Parents of special education students and school administrators continue to weigh in on the proposed policy before the Loudoun County School Board that will set guidelines for the restraint and seclusion of students.
The board is scheduled to vote Jan. 8 on a policy recommended by the Ad Hoc Committee on Special Education, but school leaders are still debating what type of parameters the policy should set for restraint and seclusion practices.
The Ad Hoc Committee on Special Education is a 19-member working group created by the School Board to scrutinize the school system’s special education practices and recommend improvements. The board created the ad hoc committee after the school system was accused of restraining special education students and secluding some students for hours at a time.
At a School Board meeting Tuesday, Asia Jones, assistant superintendent of Pupil Services which oversees special education, asked that the policy include a sentence that states that “LCPS is working toward the elimination of the use of seclusion and restraint procedures while recognizing they may be used as a last resort in limited situations.”
Members of the Special Education Advisory Council also requested an amendment to the policy, which they said doesn’t go far enough.
Sharon Tropf, vice chairwoman of SEAC who also sits on the ad hoc committee, presented recommended changes to the proposed policy at the board’s meeting. Among their recommendations is a request that the policy completely prohibit the use of seclusion. Tropf noted that the proposed policy as written does a good job of defining restraint, but does not provide the same level of specificity for seclusion. “This is a significant area of concern for SEAC,” she said.
She cited a 2015 report from the U.S. Department of Education’s Office for Civil Rights that counted 13 cases of seclusion in Loudoun County schools, all special education students. She said that SEAC has identified many instances where seclusion and seclusion-like practices has been used without justification—“That is, where there was no imminent threat of danger or serious risk of physical harm.”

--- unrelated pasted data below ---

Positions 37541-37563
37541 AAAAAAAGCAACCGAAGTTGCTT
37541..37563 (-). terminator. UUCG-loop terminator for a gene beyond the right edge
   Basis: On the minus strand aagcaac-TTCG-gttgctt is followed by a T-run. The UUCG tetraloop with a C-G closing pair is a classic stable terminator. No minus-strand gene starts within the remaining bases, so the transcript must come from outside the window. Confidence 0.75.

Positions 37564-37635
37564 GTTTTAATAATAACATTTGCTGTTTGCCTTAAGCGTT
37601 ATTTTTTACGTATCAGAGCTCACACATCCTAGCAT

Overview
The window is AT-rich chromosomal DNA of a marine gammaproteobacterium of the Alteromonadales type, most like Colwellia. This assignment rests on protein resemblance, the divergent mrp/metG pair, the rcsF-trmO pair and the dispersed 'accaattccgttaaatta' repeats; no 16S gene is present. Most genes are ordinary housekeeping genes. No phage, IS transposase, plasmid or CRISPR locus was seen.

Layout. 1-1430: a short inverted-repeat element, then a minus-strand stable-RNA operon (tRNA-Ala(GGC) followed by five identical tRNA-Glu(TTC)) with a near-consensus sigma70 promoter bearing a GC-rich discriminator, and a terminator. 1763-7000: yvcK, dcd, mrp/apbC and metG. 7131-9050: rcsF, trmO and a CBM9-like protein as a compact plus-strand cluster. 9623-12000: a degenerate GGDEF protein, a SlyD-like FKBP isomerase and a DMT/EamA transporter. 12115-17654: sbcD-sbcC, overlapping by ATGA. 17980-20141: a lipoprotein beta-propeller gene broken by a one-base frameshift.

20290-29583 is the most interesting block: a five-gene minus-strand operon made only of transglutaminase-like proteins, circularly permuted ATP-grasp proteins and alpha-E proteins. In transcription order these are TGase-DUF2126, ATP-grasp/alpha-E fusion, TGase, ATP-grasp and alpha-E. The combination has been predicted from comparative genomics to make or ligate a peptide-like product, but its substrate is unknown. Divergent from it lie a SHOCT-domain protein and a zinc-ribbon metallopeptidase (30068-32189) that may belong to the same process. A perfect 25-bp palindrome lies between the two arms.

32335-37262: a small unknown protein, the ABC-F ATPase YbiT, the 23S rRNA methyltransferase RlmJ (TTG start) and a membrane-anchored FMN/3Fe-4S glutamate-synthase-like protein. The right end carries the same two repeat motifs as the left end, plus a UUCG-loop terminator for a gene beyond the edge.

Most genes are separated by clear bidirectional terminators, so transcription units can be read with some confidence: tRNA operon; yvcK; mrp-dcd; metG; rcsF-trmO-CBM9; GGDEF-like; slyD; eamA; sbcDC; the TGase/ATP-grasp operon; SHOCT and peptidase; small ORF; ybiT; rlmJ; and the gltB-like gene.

She said SEAC is in support of behavior management techniques recommended by the Positive Behavioral Interventions and Supports program, also known as PBIS, which suggests “cool down” areas that are not locked but still allow for a situation or student’s emotions to de-escalate.
Noting the list of amendments that SEAC and senior staff members want to make to the proposed policy, School Board member Joy Maloney (Broad Run) suggested sending the policy back to the ad hoc committee to find language that more stakeholders can agree on.
“I am not comfortable voting on what I would consider to be a bad policy that way it is,” Maloney said. “We can try to amend it from the dais, but I think it would be better to have that discussion with the experts you have on the committee, with a SEAC representative there.”
But the majority of board members voted to continue working on the policy at the full board level. Ahead of the Jan. 8 vote, Chairman Jeff Morse (Dulles) asked board members to do their homework—talk to members of SEAC and the ad hoc committee—and to send any suggested amendments to their board colleagues in advance.
“I think it’s going to be a lot of sausage making on the dais, but I think it is an important topic that we need to move forward with,” Morse said.